As delegates gather in Jordan, speakers are talking technology, literacy in areas of violent conflict, and challenges to the freedom to publish.
Just days before a peaceful transfer of power in Nouakchot, writer Mohamed Cheikh Ould Mkhaïtir was released and removed from the country for safety.
In opening the second International Publishers Association Africa Seminar event in Kenya, IPA president Hugo Setzer quotes Desmond Tutu on ubuntu: ‘You can’t exist as a human being in isolation.’
Hours after Rep. Jerry Nadler spoke at the AAP annual meeting, the House Judiciary committee he chairs announced its antitrust probe of tech giants.
Following her engagement in the development of the European copyright directive, Jessica Sänger now will helm the IPA’s important copyright committee.
The Tehran Book Fair Uncensored—now in its fourth year showcasing Persian literature free of Iranian censorship—has opened London and Paris.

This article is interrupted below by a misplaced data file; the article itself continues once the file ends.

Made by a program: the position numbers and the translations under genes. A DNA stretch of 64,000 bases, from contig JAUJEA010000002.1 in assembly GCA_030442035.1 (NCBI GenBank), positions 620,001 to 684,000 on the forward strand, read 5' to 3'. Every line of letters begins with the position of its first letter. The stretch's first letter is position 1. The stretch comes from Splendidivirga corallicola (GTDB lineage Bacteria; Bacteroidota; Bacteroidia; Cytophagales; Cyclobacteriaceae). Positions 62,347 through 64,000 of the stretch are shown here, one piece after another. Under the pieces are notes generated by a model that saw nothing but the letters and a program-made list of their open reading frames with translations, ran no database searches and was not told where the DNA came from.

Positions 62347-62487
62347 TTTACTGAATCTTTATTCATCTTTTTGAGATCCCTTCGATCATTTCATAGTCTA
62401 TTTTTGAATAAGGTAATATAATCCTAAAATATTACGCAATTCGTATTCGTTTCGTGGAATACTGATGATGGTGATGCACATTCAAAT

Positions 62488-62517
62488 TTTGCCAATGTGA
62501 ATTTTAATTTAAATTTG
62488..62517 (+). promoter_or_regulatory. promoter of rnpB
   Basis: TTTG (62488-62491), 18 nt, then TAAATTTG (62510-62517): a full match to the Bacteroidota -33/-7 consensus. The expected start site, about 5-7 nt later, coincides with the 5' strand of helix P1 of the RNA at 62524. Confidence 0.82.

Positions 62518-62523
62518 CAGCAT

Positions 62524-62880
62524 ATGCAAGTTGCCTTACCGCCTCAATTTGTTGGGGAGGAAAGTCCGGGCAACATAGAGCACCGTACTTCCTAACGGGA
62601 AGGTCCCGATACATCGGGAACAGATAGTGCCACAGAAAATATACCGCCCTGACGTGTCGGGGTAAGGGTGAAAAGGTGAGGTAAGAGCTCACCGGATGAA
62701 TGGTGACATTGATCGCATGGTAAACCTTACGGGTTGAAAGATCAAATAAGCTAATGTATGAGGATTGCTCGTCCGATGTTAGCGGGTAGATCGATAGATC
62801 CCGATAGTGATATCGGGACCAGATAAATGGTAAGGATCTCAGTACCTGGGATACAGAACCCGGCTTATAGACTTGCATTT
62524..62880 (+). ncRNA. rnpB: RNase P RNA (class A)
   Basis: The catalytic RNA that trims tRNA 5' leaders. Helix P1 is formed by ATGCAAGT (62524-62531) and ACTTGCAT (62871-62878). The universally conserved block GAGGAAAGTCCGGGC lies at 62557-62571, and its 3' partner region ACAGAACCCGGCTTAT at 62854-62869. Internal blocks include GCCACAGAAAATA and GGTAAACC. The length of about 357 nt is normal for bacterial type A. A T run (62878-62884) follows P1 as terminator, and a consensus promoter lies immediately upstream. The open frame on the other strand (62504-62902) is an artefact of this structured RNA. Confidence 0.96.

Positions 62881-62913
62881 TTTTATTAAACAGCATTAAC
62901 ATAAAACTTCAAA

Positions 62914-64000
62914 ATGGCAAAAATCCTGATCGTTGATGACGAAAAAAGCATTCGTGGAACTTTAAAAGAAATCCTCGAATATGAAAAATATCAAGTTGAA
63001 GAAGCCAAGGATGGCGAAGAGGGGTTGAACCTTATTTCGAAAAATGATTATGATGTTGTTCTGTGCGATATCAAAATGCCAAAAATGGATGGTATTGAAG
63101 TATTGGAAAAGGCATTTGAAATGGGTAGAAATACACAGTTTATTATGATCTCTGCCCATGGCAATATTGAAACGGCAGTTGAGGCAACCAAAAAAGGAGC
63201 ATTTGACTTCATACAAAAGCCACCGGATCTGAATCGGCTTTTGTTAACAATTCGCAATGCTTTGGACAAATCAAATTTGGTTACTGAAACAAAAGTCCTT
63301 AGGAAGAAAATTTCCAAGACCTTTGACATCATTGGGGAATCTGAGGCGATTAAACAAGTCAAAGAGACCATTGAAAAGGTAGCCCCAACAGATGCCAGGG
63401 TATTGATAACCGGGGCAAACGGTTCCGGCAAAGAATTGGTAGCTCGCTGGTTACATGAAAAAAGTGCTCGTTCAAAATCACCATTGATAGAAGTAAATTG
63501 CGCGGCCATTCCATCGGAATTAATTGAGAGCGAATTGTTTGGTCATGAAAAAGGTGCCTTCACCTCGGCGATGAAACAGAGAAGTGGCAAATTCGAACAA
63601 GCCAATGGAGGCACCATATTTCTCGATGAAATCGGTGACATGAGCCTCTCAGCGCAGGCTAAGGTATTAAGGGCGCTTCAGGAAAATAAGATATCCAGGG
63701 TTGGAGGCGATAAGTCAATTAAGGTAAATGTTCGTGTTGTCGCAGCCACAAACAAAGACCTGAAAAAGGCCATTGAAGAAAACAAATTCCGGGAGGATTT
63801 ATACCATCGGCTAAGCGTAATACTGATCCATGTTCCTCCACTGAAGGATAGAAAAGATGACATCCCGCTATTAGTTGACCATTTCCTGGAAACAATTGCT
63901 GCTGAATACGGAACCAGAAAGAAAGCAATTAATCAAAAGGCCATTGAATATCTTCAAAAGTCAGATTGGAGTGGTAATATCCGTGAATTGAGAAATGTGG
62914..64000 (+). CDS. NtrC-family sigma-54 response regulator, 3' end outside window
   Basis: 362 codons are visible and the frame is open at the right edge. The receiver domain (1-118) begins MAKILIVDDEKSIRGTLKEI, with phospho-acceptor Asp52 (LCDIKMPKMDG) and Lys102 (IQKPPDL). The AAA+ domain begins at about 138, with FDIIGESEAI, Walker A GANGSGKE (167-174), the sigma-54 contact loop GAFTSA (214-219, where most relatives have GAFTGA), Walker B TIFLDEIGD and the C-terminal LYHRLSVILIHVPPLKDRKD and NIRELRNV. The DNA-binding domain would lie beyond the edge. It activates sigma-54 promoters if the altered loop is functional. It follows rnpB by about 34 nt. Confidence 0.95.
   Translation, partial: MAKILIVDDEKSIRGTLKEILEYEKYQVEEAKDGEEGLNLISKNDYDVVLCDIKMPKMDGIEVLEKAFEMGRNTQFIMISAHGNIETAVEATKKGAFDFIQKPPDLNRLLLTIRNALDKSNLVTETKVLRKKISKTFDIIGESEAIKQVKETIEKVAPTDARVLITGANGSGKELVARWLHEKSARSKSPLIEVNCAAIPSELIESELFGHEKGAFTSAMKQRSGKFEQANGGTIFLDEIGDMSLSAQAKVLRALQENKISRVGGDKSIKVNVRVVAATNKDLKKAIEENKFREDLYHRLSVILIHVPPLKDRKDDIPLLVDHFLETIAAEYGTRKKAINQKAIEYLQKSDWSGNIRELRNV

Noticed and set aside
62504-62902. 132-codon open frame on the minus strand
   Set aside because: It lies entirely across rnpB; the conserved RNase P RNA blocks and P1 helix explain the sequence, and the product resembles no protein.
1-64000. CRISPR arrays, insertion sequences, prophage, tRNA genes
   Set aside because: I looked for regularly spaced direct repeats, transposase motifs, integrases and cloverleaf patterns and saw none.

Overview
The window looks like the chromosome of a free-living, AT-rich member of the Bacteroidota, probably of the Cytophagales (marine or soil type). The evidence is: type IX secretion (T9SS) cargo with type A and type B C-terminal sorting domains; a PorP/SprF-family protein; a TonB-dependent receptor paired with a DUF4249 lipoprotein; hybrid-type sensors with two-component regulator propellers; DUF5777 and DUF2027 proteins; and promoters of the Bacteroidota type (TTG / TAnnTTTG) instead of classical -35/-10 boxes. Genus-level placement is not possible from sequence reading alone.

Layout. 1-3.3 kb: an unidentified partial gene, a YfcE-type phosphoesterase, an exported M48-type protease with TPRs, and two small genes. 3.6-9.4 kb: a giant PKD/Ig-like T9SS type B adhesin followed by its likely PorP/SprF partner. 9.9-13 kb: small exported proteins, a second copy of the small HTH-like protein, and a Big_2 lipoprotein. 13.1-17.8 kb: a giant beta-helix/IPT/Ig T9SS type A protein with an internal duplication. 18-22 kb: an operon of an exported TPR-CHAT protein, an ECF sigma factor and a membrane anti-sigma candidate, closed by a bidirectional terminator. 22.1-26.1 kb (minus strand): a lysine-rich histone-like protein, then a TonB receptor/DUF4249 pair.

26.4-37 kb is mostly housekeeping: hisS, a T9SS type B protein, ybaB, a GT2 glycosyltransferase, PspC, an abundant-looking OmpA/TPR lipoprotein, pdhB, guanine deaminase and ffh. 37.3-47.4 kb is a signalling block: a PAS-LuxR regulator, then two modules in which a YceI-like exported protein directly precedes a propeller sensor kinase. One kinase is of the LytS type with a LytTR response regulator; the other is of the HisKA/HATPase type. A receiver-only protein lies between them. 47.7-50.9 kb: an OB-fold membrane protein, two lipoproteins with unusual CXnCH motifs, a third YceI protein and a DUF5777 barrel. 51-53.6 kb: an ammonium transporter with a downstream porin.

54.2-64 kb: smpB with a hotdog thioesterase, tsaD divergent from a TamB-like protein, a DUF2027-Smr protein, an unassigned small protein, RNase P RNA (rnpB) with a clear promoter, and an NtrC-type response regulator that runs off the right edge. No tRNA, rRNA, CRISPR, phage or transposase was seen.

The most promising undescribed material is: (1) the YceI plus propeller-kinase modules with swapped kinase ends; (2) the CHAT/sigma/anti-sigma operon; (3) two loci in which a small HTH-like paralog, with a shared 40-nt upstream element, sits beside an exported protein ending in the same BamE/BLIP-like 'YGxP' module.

Devised as a highly participatory hub of more than 2,500 events, the Sharjah Children’s Reading Festival opens in the coming UNESCO World Book Capital.
This year’s London Book Fair coincides with the arrival of the International Publishers Association’s new president and vice-president, leading ‘a conversation of public debate’ about publishers’ role amid ‘sensitive socio-cultural issues.’
Azadeh Parsapour, the Iranian publisher and champion of work censored by Tehran, talks about the dangers her company and its authors must navigate to bring suppressed writings to a Persian-language audience.
Mauritania has yet to release writer Mohamed Cheikh Ould Mkhaïtir, convicted of blasphemy, a year after his official release date.